Between 2010 and 2014, the most popular college destinations were Northeastern (12), Georgetown (11), Hamilton (11), Boston College (10), and Lehigh (10).[9]

St. Mark's has an average SAT score of 1360.[10] The revised curriculum eliminated Advanced Placement classes and installed Advanced classes, courses unique to St. Mark's which, depending on the course itself, may or may not align with the College Board's Advanced Placement classes.


St. Mark's offers several unique programs to its students and others affiliated with the school. The programs are as follows:

  • Lion Term [11]
  • St. Mark's Saturdays [12]
  • Gray Colloquium [13]
  • LEO: Official Academic Journal [14]
  • STEM Fellowship [15]
  • Global Citizenship [16]
  • Career Day [17]


Notable in the Thayer vision was the cloister-style construction of the school, with interconnected buildings forming an architectural ensemble in which the entire school was essentially under one roof, in many cases with dorms on the upper floors of the buildings and classrooms and other academic halls in the lower floors. Because of this, the school touts the "school under one roof" concept as a unique strength, though more recent buildings no longer fit that criterion.

The school as it appeared in the early 1950s is portrayed under the name "St. Bart's" in the novel Pnin by Vladimir Nabokov, whose son Dmitri attended the school. Some interior shots of St. Mark's can be seen in the film School Ties (1992), which was filmed at Middlesex School and St. Mark's.


St. Mark's has historically been strong at ice hockey, and a number of its alumni have gone on to careers in the National Hockey League. The boys' ice hockey team won NEPSAC Championships in 1992, 2015, 2016; ISL Eberhart Division Championships in 1976, 2001, 2002, 2003, 2015, and 2020; ISL Championships in 1981, 1982, 1983, 1984, 1985, 1986, 1987, 1988, 1989, 1990, 1991, 1992, 1993, 1994, 1997, 1998, 1999, 2000; and Private School League Championships in 1959, 1960, 1961 and 1962.[18]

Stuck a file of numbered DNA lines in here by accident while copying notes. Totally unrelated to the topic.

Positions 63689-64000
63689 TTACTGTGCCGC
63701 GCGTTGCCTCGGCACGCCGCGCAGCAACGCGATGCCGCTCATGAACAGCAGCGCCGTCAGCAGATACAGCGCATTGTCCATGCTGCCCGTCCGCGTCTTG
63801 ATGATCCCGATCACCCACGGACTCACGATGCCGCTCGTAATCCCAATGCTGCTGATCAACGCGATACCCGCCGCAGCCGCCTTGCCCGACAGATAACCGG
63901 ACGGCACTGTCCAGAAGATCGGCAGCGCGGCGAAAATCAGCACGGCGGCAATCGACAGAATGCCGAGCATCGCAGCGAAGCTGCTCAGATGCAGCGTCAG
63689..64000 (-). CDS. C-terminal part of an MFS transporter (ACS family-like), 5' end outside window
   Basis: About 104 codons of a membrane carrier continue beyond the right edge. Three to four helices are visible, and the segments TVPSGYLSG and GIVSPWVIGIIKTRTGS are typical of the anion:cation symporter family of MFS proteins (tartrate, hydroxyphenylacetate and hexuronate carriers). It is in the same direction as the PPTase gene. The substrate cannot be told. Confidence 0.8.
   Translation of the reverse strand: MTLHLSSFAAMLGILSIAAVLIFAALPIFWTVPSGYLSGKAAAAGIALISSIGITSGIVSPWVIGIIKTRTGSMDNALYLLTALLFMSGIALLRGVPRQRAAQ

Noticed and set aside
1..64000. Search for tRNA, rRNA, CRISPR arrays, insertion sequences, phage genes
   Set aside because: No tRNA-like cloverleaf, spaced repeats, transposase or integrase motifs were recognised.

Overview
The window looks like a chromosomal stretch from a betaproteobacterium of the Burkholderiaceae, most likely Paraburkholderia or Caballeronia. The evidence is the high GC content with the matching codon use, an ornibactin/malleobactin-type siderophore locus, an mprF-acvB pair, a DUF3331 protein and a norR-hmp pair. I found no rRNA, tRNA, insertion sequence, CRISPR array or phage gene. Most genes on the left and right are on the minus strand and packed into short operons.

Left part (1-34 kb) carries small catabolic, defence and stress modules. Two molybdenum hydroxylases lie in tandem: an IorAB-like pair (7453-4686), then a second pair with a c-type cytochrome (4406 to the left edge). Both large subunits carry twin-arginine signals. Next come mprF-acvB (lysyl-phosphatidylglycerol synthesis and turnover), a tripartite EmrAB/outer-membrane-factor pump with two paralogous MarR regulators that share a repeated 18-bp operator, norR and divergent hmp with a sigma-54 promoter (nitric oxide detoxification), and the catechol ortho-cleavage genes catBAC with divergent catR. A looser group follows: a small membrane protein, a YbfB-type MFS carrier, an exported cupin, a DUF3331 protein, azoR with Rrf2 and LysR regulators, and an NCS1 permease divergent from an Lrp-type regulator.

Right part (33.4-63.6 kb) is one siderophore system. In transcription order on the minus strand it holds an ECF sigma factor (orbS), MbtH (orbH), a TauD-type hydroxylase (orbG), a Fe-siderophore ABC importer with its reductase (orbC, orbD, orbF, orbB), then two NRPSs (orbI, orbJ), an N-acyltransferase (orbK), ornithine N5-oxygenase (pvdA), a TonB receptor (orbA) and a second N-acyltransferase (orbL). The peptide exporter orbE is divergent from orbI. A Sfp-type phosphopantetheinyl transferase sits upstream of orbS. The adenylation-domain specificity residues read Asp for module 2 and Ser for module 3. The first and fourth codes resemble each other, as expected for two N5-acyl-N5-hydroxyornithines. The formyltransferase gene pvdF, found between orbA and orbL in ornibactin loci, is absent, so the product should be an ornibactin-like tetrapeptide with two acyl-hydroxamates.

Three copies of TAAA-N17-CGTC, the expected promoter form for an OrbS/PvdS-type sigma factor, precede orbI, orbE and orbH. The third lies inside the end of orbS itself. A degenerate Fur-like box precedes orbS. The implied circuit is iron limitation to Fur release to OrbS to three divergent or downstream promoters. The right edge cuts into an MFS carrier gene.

In 2006 and 2007, St. Mark's boys' cross-country was the New England Division IV Champion, while the girls' cross-country team was the runner-up in 2007.[19][20] After finishing second in the New Englands in 2008, 2009, and 2010, St. Mark's boys' cross-country had an undefeated season in 2011 and went on to win the ISL Championships and New England Division II Championship.[21][22] St. Mark's boys' cross-country replicated this feat in 2013, capturing the ISL and New England Championships.[23][24]

St. Mark's has played the Groton School since 1886, making it one of the oldest athletic rivalries in the United States.

St. Mark's has educated a few Olympic athletes, including Truxtun Hare in track and field, Suzanne King in cross-country skiing, Scott Young in ice hockey,[25] Greg Brown in ice hockey,[26] and Chris Sahs in rowing.[27]

The girls' field hockey team has a history of winning the New England Championships. Teams have won in 1992, 1997, 2012 and 2013.[28]